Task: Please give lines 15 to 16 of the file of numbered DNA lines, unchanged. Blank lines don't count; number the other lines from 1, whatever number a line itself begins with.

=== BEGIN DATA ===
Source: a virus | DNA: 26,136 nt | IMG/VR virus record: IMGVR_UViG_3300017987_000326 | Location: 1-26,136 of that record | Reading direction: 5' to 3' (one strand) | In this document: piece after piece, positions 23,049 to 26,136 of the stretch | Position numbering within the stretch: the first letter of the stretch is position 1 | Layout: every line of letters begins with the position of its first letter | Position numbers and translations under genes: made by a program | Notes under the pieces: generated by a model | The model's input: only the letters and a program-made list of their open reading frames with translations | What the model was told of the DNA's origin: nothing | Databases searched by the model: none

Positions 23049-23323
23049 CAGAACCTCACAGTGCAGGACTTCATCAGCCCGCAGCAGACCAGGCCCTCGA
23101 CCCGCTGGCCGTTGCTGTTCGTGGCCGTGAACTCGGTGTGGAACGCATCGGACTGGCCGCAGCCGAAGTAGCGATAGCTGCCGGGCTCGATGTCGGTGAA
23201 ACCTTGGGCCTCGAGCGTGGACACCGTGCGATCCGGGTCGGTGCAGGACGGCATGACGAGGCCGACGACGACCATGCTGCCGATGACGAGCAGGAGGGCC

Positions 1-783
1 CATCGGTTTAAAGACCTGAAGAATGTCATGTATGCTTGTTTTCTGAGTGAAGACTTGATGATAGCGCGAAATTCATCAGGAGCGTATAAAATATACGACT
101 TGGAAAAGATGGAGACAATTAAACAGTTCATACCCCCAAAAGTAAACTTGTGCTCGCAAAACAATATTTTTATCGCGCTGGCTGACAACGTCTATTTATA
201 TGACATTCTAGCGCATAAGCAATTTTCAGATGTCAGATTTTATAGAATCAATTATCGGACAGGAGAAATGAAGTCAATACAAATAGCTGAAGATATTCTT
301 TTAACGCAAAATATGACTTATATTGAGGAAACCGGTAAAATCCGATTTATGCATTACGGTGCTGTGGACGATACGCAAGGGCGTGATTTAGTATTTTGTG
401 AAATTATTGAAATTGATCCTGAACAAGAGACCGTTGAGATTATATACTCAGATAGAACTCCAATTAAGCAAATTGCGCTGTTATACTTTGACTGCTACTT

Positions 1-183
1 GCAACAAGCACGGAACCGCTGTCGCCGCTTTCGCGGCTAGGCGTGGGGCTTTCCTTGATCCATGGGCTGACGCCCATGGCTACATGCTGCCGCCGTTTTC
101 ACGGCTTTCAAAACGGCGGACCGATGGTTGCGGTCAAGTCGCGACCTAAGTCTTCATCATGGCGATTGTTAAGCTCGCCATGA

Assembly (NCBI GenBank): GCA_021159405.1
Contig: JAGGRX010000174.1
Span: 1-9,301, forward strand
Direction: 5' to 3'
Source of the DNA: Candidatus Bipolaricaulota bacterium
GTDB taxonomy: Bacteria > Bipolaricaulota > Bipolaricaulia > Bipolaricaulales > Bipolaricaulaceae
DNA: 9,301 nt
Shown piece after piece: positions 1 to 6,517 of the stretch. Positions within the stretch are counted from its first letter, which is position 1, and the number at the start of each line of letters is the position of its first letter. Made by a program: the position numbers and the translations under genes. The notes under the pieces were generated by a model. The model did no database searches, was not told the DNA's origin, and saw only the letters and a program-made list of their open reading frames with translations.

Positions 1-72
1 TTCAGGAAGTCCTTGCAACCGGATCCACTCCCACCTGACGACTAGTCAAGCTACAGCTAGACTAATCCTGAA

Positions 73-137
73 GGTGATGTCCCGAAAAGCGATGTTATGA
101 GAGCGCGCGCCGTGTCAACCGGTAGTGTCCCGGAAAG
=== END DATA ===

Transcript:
Assembly (NCBI GenBank): GCA_021159405.1
Contig: JAGGRX010000174.1